SPEAKING at IRJ’s International Railway Summit held with IRITS Events in Paris, Professor Andy Doherty, Network Rail’s (NR) chief technology officer, started his presentation by explaining that both the Shift2Rail research programme and NR have broadly the same objectives: to double capacity and energy efficiency and improve performance by halving failures and costs. Doherty said this would “radically change the railway travel proposition to the passenger and freight forwarder” and improve competitiveness.


Doherty outlined the situation in Britain and the challenges it faces. “Passenger numbers have doubled since 1997-98, the first full year of rail franchising,” he said. “Individual incidents of delay fell by 40% between 2006-07 and 2014-15. However, the impact of each delay has grown as the railway has become more congested. We need more solutions to increase capacity.

AndyD“NR’s operating costs have fallen by 46% since 2003-04,” Doherty continued. “This reduction is primarily due to the introduction of new technology, innovation and in-sourcing some key activities.”

Doherty sees a future driven by innovation where technology focuses on areas where there is a strong need for research and development rather than deployment.

“We need a digital intelligent train,” Doherty said. “It would have composite/metal bodyshells created through 3D printing and adaptive manufacture, with common European traction packages and running gear configurable for high-speed or suburban operation. Initially the digital train would have mechatronic bogies, but ultimately these would be replaced by independent self-steering low-damage wheel units. An integrated braking system with all-electric service brakes would be necessary for high-capacity train convoying.

Continuous communications, mobile and data services would enable each train to become a ‘gateway’ for all passenger, train control, and train maintenance systems. The train would have a self-learning and adaptive train control system to match ETCS/ATO needs, with ultimately convoy and virtual coupling capability. Self-diagnostics with fully-integrated 4.0 monitoring and status systems for both the train and the infrastructure would be necessary for predictive maintenance.

“But perhaps the first Shift2Rail train could be a tram-train?” Doherty mused. “For lines with signalling, a true low-cost ETCS needs to be developed, that is purely ATP, using distance-to-go with on-board sensors and satellite navigation, and line-of-sight control on non-signalled lines.”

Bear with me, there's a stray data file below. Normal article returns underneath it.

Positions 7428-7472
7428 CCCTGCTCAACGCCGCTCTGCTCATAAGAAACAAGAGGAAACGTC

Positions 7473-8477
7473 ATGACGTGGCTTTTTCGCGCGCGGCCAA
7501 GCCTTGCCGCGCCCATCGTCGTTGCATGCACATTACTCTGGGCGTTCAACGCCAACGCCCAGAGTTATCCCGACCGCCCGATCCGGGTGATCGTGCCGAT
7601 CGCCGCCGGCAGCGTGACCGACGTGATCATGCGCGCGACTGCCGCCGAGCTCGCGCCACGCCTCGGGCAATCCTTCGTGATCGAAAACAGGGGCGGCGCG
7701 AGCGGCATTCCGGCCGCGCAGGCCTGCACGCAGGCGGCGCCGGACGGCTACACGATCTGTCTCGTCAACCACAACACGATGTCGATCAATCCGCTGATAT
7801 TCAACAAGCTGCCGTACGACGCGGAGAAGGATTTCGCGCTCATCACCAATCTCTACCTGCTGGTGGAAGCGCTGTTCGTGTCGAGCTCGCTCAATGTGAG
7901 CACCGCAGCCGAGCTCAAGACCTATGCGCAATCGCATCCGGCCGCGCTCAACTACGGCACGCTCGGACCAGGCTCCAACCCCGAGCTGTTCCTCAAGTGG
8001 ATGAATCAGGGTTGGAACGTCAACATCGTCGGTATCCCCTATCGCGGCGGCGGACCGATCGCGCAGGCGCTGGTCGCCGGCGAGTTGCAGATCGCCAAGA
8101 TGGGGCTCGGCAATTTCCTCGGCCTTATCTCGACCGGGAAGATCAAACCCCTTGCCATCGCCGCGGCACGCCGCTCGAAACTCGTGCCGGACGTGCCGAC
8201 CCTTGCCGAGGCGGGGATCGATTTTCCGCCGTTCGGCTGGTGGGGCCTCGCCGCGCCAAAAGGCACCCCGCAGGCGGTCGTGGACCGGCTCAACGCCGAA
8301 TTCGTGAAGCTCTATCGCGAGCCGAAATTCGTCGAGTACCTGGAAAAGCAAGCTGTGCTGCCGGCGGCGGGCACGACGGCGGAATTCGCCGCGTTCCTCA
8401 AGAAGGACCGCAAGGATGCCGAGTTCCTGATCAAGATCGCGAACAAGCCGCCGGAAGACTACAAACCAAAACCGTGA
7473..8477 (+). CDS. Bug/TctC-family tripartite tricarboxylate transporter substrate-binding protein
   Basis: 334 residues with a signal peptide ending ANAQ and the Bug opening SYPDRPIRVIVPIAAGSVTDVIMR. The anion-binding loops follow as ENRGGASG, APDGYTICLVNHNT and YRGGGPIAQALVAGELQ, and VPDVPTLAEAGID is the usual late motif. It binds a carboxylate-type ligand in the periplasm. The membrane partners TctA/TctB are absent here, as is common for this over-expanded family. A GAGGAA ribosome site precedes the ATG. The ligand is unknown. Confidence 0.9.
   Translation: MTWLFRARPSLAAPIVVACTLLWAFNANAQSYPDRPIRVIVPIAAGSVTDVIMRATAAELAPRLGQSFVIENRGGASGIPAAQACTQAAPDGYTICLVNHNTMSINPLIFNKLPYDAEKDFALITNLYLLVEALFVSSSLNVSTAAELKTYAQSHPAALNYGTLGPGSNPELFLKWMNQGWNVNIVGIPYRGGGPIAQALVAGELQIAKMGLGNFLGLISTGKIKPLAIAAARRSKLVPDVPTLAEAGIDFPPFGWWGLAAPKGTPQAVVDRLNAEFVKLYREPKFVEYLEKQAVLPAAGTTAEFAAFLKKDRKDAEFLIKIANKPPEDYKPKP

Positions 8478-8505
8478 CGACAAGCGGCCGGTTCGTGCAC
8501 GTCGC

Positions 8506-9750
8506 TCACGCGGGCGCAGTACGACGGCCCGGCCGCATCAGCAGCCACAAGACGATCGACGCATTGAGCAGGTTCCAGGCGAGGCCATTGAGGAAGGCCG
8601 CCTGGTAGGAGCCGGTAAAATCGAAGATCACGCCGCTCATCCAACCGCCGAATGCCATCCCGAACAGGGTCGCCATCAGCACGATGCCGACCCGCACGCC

Doherty says the bodyshells and structures would be based on bus technology with front and rear crumple zones and common seats and fixings, but not like Britain’s infamous Pacer DMUs which mounted a bus body on a freight wagon underframe.

Single motored wheel units with independent suspension would be used instead of bogies. Wheel motor units are already being developed with an output of 5kW, and at 20kW in the near future, while mechatronics removes the need for axles. Electric and intelligent magnetic/eddy-current brakes will remove the need for any air systems.
Doherty said railways need to introduce convoying to make better use of capacity. He said the first step is to develop all the functions and capabilities of ETCS Level 2 with driver advisory systems, and automation to GOA2 initially and then GO4.

“It is essential to achieve a viable business case,” Doherty said, “so we need a radically simplified interlocking philosophy where design and functional activities are separated with minimised SIL 4 operation.

“We need to junk the overlap rules, tear up the rule book and rethink how we operate the railway.”

He says ETCS Level 3 functionality and possibly beyond to Level 4 would require train-to-train communications, signal overlap rules based on assured braking performance, control systems adapted for different train capabilities, with train-assured braking capability.

Train convoying will become possible with self-steering and virtual coupling of trains, and robust secondary safety features, such as derailment containment and on-board obstacle detection.
Doherty said convoying, better traffic management, automatic digital trains, and advanced communications and ticketing will provide the basis for new service concepts.

Track redesign

Doherty says the track and sub-layer account for 50% of NR’s costs while points make up 20% of failures. He believes adaptive mechatronic points could reduce switches and crossings dramatically. “We have the opportunity to rethink rail design and metallurgy, with self-healing and lubricating rail steel nanotechnologies, 3D and ‘additive’ manufacturing of rail crossing and rail parts,” Doherty said.

“The technologies and vision described above come with a price,” Doherty observed. “Railways will need to develop the skills and competence to specify, operate and maintain the technologies. They need to rapidly achieve expertise in specifying, managing, and operating complex software systems.”

Doherty said standards will need to be developed for many of these technologies while railway system and product authorisation and verification must move to an aerospace design verification process.

“If we do everything in Shift2Rail, do we really need Hyperloop?” Doherty concluded.